Random-Effects Regression in Panel Data Analysis using Stata

In panel data, the rationale behind random effects model is that: unlike the fixed-effects model, the variation across entities is assumed to be random and uncorrelated with the independent variables included in the model. So, “…the crucial distinction between fixed and random effects is whether the unobserved individual effect embodies elements that are correlated with the regressors in the model, not whether these effects are stochastic or not” (Green, 2008, p.183).

Random effects assume that the entity’s error term is not correlated with the independent variables which allow for time-invariant variables to play a role as independent variables.

If we have reason to believe that differences across entities have some influence on our dependent variable, then we should use random effects. An advantage of random effects is that: we can include time invariant variables (such as superficies of province). In the fixed effects model, these variables are absorbed by the intercept.

The random effects model is:

Random effects assume that the entity’s error term is not correlated with the predictors which allows for time-invariant variables to play a role as explanatory variables.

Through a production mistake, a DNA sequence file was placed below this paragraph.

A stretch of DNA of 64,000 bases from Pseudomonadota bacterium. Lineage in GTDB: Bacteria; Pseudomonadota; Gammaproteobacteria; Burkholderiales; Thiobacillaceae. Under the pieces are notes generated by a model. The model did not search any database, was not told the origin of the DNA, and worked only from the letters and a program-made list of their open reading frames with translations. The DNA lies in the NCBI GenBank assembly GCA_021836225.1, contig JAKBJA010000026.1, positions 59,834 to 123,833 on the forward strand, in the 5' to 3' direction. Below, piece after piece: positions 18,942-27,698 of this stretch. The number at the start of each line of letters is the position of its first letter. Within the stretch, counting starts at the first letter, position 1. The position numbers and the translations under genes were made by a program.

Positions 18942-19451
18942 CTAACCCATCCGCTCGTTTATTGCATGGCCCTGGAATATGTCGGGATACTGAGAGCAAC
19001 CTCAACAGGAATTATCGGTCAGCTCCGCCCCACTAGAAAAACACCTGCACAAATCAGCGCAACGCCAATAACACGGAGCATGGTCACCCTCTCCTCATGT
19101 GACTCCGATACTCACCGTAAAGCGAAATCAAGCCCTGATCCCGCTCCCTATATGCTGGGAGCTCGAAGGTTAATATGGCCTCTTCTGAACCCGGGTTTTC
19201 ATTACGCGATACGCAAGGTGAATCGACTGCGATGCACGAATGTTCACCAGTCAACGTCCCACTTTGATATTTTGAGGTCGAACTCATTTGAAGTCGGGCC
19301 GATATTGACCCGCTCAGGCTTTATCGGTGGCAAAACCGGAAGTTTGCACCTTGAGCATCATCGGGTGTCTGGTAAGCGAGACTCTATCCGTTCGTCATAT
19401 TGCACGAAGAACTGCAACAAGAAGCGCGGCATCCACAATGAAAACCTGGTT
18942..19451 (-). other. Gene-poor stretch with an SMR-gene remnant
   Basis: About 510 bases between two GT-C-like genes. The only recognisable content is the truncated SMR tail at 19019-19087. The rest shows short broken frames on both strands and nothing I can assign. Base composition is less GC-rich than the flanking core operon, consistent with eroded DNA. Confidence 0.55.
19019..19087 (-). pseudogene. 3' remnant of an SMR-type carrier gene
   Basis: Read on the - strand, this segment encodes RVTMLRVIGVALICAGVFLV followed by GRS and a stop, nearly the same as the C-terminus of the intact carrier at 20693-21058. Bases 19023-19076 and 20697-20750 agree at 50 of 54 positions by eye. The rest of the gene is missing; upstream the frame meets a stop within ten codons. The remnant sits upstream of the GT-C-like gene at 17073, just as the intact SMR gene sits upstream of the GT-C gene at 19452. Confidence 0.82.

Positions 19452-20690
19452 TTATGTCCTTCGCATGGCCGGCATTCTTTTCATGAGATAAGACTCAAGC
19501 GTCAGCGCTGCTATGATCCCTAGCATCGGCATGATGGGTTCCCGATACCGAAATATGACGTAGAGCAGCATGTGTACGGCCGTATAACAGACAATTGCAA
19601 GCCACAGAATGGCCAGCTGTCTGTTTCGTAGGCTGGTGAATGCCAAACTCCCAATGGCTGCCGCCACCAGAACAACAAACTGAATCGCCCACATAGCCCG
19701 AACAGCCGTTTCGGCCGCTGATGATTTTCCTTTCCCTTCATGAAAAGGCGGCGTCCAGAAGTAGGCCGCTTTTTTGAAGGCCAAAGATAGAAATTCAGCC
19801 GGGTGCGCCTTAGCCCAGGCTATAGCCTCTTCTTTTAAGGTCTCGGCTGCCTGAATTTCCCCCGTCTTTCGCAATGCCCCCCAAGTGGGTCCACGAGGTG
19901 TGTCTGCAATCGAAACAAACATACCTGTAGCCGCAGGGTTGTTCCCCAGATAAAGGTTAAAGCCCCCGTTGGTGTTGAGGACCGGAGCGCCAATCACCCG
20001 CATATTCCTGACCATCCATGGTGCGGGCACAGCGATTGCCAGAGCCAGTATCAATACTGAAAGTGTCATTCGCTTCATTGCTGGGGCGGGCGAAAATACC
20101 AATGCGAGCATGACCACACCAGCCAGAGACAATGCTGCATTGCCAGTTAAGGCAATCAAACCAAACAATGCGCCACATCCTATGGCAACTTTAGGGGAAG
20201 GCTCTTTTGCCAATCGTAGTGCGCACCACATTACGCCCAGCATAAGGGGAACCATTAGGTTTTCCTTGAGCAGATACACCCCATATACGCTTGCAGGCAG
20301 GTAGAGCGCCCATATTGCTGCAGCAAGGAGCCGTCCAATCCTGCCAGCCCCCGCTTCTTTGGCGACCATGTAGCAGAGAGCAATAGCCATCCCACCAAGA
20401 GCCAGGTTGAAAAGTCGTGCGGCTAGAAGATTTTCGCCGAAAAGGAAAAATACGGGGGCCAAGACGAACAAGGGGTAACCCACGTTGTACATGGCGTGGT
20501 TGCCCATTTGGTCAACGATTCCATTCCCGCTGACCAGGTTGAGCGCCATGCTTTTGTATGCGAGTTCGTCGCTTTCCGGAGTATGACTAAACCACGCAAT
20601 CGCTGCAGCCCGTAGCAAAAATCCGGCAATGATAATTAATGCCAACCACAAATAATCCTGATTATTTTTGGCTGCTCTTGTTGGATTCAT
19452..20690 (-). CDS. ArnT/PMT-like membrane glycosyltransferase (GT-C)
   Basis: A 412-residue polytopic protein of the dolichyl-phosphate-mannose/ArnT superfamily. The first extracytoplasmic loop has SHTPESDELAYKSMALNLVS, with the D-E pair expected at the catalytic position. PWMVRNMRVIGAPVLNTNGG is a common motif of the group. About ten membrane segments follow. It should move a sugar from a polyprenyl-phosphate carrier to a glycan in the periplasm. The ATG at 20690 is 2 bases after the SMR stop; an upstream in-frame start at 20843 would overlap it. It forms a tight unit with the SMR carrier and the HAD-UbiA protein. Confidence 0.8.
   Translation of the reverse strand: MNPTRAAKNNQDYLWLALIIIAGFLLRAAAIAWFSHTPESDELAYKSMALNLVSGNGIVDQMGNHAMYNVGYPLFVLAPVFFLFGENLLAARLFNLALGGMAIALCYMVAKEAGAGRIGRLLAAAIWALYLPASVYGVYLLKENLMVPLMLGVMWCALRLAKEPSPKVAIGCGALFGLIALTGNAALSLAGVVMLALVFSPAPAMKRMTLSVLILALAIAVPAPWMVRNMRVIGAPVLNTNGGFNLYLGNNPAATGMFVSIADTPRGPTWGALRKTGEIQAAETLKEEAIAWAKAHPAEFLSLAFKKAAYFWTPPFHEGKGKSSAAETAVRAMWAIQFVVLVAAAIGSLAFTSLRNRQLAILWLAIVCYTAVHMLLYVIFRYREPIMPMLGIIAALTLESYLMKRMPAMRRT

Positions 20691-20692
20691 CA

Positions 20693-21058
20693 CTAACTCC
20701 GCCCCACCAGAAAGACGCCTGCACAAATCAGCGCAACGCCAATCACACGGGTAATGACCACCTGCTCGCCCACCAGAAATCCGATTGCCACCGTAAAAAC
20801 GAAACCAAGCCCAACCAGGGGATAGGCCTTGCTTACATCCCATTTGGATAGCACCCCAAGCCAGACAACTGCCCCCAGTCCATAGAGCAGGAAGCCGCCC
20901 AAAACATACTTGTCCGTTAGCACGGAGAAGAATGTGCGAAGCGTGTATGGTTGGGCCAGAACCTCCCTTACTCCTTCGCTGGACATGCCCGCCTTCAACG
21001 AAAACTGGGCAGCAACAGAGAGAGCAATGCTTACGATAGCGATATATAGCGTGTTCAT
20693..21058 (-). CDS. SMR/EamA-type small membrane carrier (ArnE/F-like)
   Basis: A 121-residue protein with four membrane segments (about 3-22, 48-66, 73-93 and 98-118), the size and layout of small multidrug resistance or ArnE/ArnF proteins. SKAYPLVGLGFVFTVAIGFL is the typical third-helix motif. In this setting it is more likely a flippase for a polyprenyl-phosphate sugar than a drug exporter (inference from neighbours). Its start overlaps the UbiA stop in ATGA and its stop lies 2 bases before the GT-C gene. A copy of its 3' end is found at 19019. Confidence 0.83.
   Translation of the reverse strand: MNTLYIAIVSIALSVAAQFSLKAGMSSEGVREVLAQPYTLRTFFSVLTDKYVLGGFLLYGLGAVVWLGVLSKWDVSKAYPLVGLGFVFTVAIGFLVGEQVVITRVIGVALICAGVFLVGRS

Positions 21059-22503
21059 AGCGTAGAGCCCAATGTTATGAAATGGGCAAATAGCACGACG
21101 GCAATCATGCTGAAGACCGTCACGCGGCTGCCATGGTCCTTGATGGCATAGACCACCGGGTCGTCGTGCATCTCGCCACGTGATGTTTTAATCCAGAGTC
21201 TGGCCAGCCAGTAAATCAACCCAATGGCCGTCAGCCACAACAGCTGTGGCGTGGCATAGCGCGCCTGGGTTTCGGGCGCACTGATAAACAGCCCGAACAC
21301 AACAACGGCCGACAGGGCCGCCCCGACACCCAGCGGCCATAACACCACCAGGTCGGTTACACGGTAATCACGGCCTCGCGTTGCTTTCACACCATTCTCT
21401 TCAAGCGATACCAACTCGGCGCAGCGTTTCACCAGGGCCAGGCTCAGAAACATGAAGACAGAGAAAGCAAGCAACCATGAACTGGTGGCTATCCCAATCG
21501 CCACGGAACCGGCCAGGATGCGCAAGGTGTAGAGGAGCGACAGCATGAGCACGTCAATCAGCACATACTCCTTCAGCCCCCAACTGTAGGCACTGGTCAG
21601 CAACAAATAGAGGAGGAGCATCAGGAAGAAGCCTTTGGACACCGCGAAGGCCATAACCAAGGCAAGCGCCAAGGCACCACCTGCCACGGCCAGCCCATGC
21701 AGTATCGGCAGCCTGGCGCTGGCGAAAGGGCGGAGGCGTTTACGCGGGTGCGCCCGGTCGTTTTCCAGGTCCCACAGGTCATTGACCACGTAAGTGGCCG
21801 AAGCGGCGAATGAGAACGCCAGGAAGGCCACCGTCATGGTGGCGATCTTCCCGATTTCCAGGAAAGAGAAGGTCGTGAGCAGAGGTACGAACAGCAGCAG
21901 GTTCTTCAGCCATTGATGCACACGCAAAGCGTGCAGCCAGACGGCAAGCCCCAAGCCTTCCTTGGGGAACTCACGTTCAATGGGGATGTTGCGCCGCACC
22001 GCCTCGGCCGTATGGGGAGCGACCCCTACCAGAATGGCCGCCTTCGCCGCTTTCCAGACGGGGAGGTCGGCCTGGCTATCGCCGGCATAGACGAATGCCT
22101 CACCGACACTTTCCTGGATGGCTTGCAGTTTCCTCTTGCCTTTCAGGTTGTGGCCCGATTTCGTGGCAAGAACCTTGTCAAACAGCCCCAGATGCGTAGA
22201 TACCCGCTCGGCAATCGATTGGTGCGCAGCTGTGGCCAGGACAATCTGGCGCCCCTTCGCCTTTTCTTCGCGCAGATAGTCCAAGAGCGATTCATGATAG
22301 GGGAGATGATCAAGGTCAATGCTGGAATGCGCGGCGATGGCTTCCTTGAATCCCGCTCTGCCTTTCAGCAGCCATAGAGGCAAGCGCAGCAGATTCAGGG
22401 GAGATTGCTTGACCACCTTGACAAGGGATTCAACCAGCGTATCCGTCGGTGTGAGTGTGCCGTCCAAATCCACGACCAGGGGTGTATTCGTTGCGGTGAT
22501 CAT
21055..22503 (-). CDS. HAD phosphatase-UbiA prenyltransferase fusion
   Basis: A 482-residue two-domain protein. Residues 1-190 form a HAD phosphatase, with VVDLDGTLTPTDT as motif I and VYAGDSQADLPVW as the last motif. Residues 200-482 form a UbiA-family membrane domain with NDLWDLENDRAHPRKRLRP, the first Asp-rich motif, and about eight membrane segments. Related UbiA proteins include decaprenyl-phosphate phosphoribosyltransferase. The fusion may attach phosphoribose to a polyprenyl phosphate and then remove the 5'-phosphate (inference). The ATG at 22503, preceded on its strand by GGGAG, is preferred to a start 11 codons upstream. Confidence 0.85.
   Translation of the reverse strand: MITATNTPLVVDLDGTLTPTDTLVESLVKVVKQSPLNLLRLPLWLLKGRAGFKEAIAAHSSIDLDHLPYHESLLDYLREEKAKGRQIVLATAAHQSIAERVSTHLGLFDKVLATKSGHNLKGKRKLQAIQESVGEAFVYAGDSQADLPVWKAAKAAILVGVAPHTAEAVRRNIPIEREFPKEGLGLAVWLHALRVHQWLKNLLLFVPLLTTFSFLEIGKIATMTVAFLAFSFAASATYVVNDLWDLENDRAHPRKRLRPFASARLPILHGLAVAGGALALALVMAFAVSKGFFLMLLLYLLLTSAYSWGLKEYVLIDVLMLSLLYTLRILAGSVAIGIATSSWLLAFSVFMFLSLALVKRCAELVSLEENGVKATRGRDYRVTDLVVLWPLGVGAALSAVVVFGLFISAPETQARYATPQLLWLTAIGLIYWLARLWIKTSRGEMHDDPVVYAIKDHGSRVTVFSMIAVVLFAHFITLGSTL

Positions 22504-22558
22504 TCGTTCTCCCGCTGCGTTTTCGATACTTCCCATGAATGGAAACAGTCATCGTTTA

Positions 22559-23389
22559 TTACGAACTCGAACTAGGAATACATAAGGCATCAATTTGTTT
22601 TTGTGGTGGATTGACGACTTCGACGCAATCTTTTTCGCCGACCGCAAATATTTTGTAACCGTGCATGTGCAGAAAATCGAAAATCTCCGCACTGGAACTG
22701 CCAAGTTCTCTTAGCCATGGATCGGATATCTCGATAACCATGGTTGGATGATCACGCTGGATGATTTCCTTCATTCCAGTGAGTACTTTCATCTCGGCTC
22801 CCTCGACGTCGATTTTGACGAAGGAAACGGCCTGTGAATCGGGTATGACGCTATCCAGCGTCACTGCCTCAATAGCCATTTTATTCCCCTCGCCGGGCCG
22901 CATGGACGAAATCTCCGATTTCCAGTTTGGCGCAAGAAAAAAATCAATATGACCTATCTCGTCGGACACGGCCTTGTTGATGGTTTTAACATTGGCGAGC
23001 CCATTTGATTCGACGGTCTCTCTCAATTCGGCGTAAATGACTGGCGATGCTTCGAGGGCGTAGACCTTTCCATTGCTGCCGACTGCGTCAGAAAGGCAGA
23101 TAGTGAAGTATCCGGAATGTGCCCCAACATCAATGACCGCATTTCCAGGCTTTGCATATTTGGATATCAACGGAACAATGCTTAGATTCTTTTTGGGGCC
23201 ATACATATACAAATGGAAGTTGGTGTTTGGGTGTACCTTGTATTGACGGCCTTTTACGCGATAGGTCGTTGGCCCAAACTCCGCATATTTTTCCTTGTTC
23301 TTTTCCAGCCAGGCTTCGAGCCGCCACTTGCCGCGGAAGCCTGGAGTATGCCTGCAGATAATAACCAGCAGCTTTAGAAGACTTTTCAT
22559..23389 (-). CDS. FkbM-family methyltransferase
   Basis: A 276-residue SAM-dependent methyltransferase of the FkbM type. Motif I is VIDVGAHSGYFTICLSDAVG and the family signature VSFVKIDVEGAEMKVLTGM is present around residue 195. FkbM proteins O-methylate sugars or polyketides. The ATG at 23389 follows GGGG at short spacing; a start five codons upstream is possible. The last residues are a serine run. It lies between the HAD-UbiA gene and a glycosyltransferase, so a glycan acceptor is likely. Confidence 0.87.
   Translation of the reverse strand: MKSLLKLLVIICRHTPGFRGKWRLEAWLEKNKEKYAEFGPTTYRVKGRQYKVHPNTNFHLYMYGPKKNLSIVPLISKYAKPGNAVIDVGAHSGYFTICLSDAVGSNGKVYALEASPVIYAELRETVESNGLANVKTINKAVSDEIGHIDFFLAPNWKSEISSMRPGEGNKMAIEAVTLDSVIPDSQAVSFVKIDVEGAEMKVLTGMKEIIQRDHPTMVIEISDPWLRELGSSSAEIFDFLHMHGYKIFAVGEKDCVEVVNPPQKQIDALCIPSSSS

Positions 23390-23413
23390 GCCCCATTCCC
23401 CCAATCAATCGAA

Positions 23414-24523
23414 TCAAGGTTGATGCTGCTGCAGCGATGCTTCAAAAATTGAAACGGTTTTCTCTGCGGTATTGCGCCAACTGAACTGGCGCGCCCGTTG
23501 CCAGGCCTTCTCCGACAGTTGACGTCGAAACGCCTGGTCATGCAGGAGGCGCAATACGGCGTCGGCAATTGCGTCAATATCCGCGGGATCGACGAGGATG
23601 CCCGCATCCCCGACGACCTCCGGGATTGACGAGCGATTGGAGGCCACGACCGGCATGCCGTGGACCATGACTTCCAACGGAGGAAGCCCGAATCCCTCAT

In random-effects, we need to specify those individual characteristics that may or may not influence the independent variables. The problem with this is that some variables may not be available therefore leading to omitted variable bias in the model.

RE allows to generalize the inferences beyond the sample used in the model.

Our panel data used in the video, that you can download here in Stata datasheet or Excel data, includes 434 year-observations of 62 provinces as entities of our sample; each province has 7 year-observations. These data were collected from the statistical yearbooks of Vietnam’s provinces during the period from 2010 to 2016; then cleaned by eliminating some missing-data provinces and year-observations.

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